General Question

cochja's avatar

Where Can one read the U.S. (and others like Canada's) Constitutions online?

Asked by cochja (34 points ) May 18th, 2010

Just want to know.

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17 Answers

YARNLADY's avatar

You can find dozens of websites by doing a search. I use Goodsearch.com because they donate money to my favorite charity for every search I make.

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cochja's avatar

@La_chica_gomela Do you have an English language one…translated into modern english and The part about succession from the union…you know the one that gives permission to rise up against the country if it fails the people?

La_chica_gomela's avatar

The language of the US Constitution is considered modern English. If you don’t know what some of the words mean, I suggest you use a dictionary.

cochja's avatar

@La_chica_gomela my proff’s couldn’t even agree on what the word Democracy is… I don’t think any old dictonary will do

SamIAm's avatar

if you have an ipod touch, iphone, ipad, etc… there’s an app that breaks down the the US constitution into all of it’s parts.

cochja's avatar

@Samantha_Rae thanks… but all I have is this core-duo computer and a medium speed conection… can you send me the part about permission on rising up from the gov. if it gets corrupted?

La_chica_gomela's avatar

@cochja: You make my point for me. Your professors may have different opinions about what the word “democracy” means to them, but there is no need to translate it into “modern” English, because “democracy” is still a word very much alive in our language today.

Additionally, you can stop asking people to send you specific parts of the US Constitution, because we’re not going to do your homework for you. It’s widely available on the internet. You can find the portion you need on your own.

cochja's avatar

@La_chica_gomela this isn’t homework and I’m not from the U.S.

Jeruba's avatar

The use of the precise language of the U.S. Constitution is essential. We do not render it in other wording. The Supreme Court’s job is to interpret the Constitution and apply it to cases that come before the panel of nine judges for adjudication. Any change of wording, any reinterpretation, could have immense consequences in the law of the land. So we stick to the original language and leave it to the judiciary to do any interpreting.

This doesn’t mean that it can’t be discussed. It is discussed at great length and in great detail. But the language is unchanged except by amendment, and the Supreme Court (not just present but past, including the body of past case law) is the only authority on its meaning.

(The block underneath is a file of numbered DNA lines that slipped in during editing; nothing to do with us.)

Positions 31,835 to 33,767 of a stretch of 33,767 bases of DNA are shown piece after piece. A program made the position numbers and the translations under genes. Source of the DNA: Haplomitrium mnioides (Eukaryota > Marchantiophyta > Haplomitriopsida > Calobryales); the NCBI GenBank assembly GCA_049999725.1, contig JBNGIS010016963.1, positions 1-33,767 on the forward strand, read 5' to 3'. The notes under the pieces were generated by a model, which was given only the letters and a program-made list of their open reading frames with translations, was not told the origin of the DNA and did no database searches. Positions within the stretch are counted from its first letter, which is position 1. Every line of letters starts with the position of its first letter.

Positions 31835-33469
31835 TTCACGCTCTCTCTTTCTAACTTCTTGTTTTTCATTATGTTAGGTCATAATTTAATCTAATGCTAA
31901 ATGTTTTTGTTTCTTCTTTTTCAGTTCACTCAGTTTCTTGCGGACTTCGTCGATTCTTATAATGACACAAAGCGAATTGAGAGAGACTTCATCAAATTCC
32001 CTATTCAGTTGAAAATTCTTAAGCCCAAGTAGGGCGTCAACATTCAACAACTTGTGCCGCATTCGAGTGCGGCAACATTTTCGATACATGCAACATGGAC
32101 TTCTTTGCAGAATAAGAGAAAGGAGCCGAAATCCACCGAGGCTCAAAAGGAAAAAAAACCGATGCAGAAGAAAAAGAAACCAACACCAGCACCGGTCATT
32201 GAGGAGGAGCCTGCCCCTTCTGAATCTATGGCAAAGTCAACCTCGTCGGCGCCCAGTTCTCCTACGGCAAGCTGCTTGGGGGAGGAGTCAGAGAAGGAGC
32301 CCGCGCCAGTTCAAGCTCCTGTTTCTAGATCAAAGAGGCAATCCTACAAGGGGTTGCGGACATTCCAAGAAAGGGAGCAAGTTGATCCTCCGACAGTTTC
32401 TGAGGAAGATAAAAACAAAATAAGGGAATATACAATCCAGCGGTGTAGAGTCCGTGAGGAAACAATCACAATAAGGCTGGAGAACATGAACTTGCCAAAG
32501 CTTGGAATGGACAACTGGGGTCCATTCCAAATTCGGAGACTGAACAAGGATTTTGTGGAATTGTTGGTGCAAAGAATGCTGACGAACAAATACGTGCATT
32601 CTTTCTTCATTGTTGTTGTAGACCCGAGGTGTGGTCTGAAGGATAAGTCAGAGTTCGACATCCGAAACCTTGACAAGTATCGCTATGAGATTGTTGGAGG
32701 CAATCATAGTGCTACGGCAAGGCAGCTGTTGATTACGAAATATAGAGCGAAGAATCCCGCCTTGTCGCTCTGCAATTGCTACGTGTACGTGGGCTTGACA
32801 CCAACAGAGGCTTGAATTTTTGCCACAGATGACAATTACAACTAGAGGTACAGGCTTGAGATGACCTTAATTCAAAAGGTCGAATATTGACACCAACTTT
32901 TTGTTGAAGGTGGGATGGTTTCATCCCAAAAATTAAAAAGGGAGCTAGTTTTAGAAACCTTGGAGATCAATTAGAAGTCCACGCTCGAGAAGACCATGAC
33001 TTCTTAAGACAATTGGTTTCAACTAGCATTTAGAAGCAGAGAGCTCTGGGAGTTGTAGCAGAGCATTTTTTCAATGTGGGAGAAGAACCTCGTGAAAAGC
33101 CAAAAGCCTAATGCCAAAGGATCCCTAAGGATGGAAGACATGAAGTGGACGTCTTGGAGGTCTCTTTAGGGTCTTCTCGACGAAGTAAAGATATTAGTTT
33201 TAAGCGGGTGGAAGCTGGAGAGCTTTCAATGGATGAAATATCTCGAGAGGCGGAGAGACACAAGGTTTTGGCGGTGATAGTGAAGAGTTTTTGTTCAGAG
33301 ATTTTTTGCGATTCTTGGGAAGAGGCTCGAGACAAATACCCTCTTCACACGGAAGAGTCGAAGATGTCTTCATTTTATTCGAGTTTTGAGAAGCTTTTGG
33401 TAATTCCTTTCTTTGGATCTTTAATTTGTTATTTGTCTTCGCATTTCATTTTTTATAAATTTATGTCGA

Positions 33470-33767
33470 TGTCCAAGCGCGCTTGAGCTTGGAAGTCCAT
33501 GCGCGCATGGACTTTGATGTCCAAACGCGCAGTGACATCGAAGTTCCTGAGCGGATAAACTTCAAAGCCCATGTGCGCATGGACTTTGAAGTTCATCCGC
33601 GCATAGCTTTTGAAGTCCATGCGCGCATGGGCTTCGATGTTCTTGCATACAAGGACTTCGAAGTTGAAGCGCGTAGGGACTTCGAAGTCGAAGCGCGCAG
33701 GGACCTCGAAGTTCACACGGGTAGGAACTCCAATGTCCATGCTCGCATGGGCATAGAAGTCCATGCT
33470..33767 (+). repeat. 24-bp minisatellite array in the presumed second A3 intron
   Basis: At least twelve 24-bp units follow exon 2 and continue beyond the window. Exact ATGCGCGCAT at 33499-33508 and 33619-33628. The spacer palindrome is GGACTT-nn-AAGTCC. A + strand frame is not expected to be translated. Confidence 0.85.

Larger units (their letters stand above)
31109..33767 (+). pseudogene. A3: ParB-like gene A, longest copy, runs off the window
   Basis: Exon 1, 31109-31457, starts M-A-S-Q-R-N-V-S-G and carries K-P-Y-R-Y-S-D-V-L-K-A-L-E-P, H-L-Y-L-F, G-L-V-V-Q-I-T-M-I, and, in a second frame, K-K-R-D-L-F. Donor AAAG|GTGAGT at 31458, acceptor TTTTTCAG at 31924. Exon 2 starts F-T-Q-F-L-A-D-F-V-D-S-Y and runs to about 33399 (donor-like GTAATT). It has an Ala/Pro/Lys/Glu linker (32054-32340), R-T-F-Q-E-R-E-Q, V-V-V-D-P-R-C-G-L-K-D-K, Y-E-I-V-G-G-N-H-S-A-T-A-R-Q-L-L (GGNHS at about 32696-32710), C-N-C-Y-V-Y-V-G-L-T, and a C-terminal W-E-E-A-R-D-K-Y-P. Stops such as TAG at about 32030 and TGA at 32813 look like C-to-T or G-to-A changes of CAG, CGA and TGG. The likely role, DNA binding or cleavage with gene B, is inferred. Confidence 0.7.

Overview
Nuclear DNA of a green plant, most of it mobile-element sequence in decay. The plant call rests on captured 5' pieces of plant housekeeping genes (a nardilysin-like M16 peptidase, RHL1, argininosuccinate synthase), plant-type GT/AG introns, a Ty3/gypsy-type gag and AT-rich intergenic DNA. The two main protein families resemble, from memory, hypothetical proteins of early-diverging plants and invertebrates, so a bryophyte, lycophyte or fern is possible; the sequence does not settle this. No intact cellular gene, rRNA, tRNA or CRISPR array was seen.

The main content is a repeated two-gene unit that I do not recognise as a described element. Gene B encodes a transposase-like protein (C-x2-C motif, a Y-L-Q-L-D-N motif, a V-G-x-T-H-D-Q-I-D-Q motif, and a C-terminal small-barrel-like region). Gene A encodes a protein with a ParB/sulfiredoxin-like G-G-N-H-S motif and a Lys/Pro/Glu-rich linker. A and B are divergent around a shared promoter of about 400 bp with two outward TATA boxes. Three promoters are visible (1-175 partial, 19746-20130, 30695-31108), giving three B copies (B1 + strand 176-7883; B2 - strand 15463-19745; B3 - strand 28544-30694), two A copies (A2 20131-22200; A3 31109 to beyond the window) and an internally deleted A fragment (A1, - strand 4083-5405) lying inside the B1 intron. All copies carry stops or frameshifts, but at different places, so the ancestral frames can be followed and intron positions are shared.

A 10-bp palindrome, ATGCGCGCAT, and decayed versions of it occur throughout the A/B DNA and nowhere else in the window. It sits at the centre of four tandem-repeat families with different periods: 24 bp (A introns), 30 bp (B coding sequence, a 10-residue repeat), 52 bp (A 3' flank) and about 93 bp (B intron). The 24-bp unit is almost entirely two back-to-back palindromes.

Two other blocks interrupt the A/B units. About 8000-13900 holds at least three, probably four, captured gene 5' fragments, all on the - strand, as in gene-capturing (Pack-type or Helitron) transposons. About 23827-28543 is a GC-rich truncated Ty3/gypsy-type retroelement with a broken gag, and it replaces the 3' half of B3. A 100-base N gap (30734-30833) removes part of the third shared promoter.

Jeruba's avatar

@cochja, I wonder if you are thinking of the Declaration of Independence, which was the document by which the original thirteen colonies in 1776 asserted their right to break free of Great Britain. It contains this language:

That whenever any Form of Government becomes destructive of these ends, it is the Right of the People to alter or to abolish it, and to institute new Government, laying its foundation on such principles and organizing its powers in such form, as to them shall seem most likely to effect their Safety and Happiness.

It goes on to list all the abuses committed by the King of England as justification for this separation.

There is nothing in either the Constitution (1787) or the Declaration (1776) explicitly about secession (not succession), meaning the right to secede (withdraw) from the Union. That was the issue of the Civil War; the southern states attempting to secede were defeated and kept within the Union.

YARNLADY's avatar

@Jeruba good information – the OP is no longer with us.

arpinum's avatar

I havent’ seen anyone post a link yet, so here is a transcript and pictures of an original version from the us archives.

cfrydj's avatar

All of Canada’s legislation, including our constitutional documents (the main ones are 1867 and 1982), is easily available at www.canlii.org.

talljasperman's avatar

you can’t the constitution is a living document It would fill a stadium

HungryGuy's avatar

The congressional record and the whole all body of law would fill a stadium. The constitutions, themselves, are fairly compact and can fit in a pocket guidebook.

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